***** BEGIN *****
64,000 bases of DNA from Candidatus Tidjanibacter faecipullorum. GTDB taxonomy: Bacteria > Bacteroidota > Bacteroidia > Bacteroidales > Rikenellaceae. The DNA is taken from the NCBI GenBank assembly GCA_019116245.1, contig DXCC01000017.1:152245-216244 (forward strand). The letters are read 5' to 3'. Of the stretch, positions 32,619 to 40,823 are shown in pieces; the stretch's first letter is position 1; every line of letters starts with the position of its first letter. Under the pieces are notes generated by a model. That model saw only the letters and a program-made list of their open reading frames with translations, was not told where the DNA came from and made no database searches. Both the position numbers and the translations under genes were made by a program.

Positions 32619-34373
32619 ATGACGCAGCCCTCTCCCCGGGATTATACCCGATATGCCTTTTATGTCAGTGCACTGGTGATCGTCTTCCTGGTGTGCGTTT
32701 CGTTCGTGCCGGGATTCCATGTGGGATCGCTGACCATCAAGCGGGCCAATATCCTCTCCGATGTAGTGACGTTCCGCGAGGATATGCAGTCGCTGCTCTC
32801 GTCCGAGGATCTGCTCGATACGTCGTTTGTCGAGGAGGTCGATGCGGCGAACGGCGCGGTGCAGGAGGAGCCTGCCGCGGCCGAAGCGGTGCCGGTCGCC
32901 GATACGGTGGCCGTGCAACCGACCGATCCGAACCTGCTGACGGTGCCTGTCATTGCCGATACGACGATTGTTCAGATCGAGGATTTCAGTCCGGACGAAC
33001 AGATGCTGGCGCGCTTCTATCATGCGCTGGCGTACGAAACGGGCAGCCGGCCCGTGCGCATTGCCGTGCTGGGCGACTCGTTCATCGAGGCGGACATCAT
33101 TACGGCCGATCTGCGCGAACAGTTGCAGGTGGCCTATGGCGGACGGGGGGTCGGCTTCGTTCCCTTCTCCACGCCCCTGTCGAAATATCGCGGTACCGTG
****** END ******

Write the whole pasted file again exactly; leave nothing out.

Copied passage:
64,000 bases of DNA from Candidatus Tidjanibacter faecipullorum. GTDB taxonomy: Bacteria > Bacteroidota > Bacteroidia > Bacteroidales > Rikenellaceae. The DNA is taken from the NCBI GenBank assembly GCA_019116245.1, contig DXCC01000017.1:152245-216244 (forward strand). The letters are read 5' to 3'. Of the stretch, positions 32,619 to 40,823 are shown in pieces; the stretch's first letter is position 1; every line of letters starts with the position of its first letter. Under the pieces are notes generated by a model. That model saw only the letters and a program-made list of their open reading frames with translations, was not told where the DNA came from and made no database searches. Both the position numbers and the translations under genes were made by a program.

Positions 32619-34373
32619 ATGACGCAGCCCTCTCCCCGGGATTATACCCGATATGCCTTTTATGTCAGTGCACTGGTGATCGTCTTCCTGGTGTGCGTTT
32701 CGTTCGTGCCGGGATTCCATGTGGGATCGCTGACCATCAAGCGGGCCAATATCCTCTCCGATGTAGTGACGTTCCGCGAGGATATGCAGTCGCTGCTCTC
32801 GTCCGAGGATCTGCTCGATACGTCGTTTGTCGAGGAGGTCGATGCGGCGAACGGCGCGGTGCAGGAGGAGCCTGCCGCGGCCGAAGCGGTGCCGGTCGCC
32901 GATACGGTGGCCGTGCAACCGACCGATCCGAACCTGCTGACGGTGCCTGTCATTGCCGATACGACGATTGTTCAGATCGAGGATTTCAGTCCGGACGAAC
33001 AGATGCTGGCGCGCTTCTATCATGCGCTGGCGTACGAAACGGGCAGCCGGCCCGTGCGCATTGCCGTGCTGGGCGACTCGTTCATCGAGGCGGACATCAT
33101 TACGGCCGATCTGCGCGAACAGTTGCAGGTGGCCTATGGCGGACGGGGGGTCGGCTTCGTTCCCTTCTCCACGCCCCTGTCGAAATATCGCGGTACCGTG